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VA Lawmakers Review Controversial School Disciplinary Practice

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Youth Commission 2014 Youth Commission 2014
ALBEMARLE COUNTY, Va. (WVIR) -

Virginia has a controversial disciplinary practice in the state's public and private schools that allows teachers to lock children in a room or physically restrain them if they are acting out. A new law with more regulations might be introduced to the General Assembly in a few months.

However, some parents are horrified by the practice and are demanding more communication and healthier tools to calm down an anxious child.

"He was literally huddled in the bed, and said, 'Please don't send me back to school. I can't go back. I can't go back into that room,'" said Sean Campbell

Campbell, a former teacher, knew all was not well in the classroom. He did not want to name the school, but his son, Alex, then in second grade, eventually told him about the “crisis room.”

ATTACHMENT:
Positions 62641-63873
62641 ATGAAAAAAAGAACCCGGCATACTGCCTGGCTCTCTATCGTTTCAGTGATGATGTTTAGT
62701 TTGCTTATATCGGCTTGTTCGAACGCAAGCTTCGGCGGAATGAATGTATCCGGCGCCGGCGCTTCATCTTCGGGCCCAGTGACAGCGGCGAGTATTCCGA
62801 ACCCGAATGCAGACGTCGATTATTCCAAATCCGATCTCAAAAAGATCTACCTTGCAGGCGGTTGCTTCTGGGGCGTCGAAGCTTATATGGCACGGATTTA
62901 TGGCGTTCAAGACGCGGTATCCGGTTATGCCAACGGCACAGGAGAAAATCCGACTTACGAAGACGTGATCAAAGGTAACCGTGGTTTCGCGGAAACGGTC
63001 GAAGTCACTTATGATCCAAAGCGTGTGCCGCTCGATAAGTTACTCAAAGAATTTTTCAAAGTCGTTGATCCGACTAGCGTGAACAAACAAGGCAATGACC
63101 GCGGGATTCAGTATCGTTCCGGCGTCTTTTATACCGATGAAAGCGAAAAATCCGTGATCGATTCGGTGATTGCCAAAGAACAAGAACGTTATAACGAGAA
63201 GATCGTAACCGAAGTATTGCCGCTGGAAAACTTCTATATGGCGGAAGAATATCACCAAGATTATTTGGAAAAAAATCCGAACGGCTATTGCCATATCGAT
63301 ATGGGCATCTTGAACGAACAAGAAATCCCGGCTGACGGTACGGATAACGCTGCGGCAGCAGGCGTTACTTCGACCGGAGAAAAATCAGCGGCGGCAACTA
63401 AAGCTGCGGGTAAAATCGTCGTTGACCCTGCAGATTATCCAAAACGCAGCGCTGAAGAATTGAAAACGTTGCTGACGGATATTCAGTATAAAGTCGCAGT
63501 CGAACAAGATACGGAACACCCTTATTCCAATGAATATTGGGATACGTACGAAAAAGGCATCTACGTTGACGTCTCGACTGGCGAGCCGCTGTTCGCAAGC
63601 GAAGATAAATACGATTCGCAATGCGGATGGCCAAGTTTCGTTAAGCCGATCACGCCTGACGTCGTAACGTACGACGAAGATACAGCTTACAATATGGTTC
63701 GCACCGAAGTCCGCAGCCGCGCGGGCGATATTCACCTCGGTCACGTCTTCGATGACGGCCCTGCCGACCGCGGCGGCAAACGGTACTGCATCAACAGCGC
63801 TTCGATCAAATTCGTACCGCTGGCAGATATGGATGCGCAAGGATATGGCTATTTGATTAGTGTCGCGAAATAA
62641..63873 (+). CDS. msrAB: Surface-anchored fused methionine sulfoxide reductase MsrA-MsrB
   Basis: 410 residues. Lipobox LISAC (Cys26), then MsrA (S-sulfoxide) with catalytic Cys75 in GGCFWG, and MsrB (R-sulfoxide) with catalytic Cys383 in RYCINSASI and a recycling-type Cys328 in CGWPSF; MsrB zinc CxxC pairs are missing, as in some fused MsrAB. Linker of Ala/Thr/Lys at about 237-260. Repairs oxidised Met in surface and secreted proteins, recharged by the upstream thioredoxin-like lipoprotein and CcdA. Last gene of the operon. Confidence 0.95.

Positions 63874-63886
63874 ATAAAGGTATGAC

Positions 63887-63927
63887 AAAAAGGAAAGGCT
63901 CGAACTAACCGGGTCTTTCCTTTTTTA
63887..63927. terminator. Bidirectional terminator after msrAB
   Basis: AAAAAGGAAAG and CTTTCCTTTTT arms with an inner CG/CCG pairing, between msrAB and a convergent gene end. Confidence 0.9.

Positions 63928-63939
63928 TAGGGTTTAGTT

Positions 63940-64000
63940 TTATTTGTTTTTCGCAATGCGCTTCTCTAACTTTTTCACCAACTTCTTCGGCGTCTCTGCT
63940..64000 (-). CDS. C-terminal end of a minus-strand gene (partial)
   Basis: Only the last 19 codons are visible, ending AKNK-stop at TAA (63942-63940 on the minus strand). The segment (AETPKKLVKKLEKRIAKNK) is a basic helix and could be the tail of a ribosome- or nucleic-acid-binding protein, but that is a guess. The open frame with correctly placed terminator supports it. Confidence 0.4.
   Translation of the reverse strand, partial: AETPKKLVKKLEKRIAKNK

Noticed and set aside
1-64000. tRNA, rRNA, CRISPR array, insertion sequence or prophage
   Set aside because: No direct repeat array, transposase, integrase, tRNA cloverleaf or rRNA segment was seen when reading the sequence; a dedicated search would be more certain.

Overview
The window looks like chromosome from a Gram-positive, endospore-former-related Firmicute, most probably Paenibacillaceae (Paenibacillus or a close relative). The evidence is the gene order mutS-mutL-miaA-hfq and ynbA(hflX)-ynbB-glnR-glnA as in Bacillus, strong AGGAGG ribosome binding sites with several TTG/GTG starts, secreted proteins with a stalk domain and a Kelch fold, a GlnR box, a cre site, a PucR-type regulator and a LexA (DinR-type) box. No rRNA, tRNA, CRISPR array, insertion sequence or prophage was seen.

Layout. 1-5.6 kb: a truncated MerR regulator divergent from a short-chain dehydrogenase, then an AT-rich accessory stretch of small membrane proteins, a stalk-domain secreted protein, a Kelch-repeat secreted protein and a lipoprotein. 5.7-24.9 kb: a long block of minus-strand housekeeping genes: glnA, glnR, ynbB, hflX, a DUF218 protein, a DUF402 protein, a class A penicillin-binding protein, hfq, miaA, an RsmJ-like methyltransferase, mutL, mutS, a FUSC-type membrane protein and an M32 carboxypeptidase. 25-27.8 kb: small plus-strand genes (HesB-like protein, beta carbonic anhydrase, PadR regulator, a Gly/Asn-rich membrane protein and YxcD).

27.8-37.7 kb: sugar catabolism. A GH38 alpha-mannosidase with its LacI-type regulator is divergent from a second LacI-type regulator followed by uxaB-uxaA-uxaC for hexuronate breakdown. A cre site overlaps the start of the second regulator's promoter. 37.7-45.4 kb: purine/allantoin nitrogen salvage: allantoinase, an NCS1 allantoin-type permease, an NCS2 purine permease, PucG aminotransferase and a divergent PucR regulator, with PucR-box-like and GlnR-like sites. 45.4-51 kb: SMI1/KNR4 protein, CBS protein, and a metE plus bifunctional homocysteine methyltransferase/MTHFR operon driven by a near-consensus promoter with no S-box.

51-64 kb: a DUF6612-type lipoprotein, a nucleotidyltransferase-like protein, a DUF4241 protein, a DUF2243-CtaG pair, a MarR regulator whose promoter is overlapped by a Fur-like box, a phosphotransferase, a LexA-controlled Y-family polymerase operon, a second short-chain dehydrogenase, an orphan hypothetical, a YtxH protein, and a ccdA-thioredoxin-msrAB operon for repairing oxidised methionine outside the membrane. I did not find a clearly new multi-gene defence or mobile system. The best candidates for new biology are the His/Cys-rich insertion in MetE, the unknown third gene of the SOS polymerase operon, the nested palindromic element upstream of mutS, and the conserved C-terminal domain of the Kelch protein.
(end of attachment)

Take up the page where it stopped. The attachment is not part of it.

"If we were to do that at home, I would have Child Protective Services knocking on my door. But on a school setting, it's OK," said Campbell.

The family discovered that on about nine occasions, the school principal locked Alex in a dimly-lit, black-walled storage closet.

"We were shocked. It was an absolute shell shock."

Campbell reached out to the Arc, an organization for people with intellectual and developmental disabilities. With help from Arc and concerned lawmakers, House Bill 1106 studied the issue of "seclusion" and "restraint" in Virginia schools.

Monday, the Youth Commission came to a majority agreement that Virginia needs more regulation.

"There are many, many inconsistencies with the way we do that, the way it's applied,” said 20th District Delegate Richard Bell (R). “As a former teacher, one of the big problems that I had with it was once that happens to a young person, we immediately label them."

The Campbell family says it learned a lesson it hopes others avoid, and now Alex feels happier at his new school.

The family has considered the possibility of legal action against Alex's old school.

The parents, and others at Arc, believe restraint and seclusion should be reserved for actions posing an immediate threat to the child or others.